Two Intertwined Semi-Venetian Masterpieces

On Film / Features — Jun 8, 2015
Don't Look Now Venice

Late in Nicolas Roeg’s Don’t Look Now (1973), John Baxter (Donald Sutherland) is walking with the blind psychic Heather (Hilary Mason), who, along with her sister Wendy (Clelia Matania), has been a bit of a thorn in John’s side. He has inadvertently gotten Heather into a spot, and after apologetically getting her out of it, he’s obliged to make small talk with her as they navigate the alleyways and footbridges of Venice. “My sister hates it,” Heather says of the place. “She says it’s like a city in aspic . . . left over from a dinner party, and all the guests are dead and gone. It frightens her. Too many shadows.”

Venice asserts itself as “a sinister presence” in Roeg’s film, Robert Wyatt aptly notes in the liner notes to a 1998 reissue of his 1974 album Rock Bottom. Wyatt cites Don’t Look Now in his notes because the making of the film, particularly its six-week Venice shoot, is intimately intertwined with the genesis of his classic album—ranked alongside Bob Dylan’s Blood on the Tracks by NME in the year of its release, when it was also awarded an international Grand Prix du Disque in France, and, according to biographer Marcus O’Dair, “still widely considered one of the finest albums ever made.”

Late in 1972, Wyatt’s then girlfriend and future wife, the artist Alfreda Benge, was hired as second assistant editor for the just-beginning Roeg production. Benge had met Roeg while he was shooting the concert doc Glastonbury Fayre, and was close friends with the film’s female lead,Julie Christie. The picture began filming around Christmas in England, and in January of 1973 moved to Venice for location shooting.

Although, according to O’Dair, the workaholic Wyatt was puzzled by the idea of “going on holiday,” the musician, who had recently dissolved his band, joined Benge, Christie, and a couple of other crew members at a house on the Venetian island of Giudecca. Working on an inexpensive electronic keyboard Benge had purchased in a Venice music store (“She’s like that; an astute and thoughtful scout,” the musician notes), Wyatt soaked in the atmosphere and began writing. “What I do remember is how seeing Venice out of season was like coming across a famous beauty when she’s out shopping, without makeup, in scruffily humble clothes, not dressed to be looked at,” Wyatt recollected in an e-mail to me. “I felt we were in the real place, populated by the locals. A modest, rather run-down village, but all the more likeable for that. But it would be easy to imagine it as sinister: the narrower canals so dark and damp, the thick moss—or is that some kind of seaweed?—above the waterline, crabs scrambling along the edges. And the sheer age of the place. A large, ancient door set in a canal wall could be, I was told, a thousand years old. Is that possible? Whether or not it is, there was a weird feeling of being in a live museum, a place in which it would be easy to evoke ghosts.”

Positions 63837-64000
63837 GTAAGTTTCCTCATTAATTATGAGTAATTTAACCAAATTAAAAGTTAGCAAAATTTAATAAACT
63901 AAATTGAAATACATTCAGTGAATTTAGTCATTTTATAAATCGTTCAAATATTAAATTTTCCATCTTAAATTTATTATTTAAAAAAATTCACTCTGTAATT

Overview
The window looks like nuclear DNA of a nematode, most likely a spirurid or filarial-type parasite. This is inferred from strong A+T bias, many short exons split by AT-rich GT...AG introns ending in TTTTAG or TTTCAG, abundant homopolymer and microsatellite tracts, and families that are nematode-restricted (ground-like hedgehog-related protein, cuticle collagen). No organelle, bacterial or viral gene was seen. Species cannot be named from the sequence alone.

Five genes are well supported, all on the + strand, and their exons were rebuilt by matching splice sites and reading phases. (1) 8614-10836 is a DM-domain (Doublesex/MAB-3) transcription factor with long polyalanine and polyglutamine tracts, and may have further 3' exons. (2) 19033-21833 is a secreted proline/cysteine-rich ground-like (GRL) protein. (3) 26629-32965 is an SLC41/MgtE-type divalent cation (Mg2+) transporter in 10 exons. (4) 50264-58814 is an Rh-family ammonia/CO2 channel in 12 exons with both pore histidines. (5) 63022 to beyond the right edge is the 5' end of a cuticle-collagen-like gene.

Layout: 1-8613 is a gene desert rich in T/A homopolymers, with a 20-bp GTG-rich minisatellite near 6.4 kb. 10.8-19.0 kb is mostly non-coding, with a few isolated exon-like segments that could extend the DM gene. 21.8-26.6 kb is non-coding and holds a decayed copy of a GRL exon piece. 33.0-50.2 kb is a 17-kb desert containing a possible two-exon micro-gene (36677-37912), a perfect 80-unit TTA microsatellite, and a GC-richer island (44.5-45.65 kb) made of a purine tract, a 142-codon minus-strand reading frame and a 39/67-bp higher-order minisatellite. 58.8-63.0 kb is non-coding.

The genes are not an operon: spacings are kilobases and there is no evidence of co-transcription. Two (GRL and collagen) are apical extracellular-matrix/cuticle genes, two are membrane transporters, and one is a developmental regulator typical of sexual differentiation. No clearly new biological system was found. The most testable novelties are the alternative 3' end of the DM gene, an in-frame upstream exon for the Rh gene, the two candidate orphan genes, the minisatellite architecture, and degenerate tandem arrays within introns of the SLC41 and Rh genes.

The keyboard on which Wyatt wrote had a “particular vibrato,” which contributes significantly, it would seem, to the aquatic feel of Rock Bottom’s music. “Fortuitous is the word,” Wyatt says. “Alfie found that keyboard, and I found the sound in my head at last. Aquatic? It must be so, though I am a fairly abstract tunesmith. I have to let my instincts take me where they want to go; I try not to interfere with conscious plans or calculations. What I do is not ‘program’ music. But yes, my instincts seem to have been guided by where we were. I’d say, thinking about it now, that the ungrounded ambiguity of Venice—‘Are we at sea or on land?’—could well have influenced the soundscape in my head.” Hence, the opening track of Rock Bottom, “Sea Song”: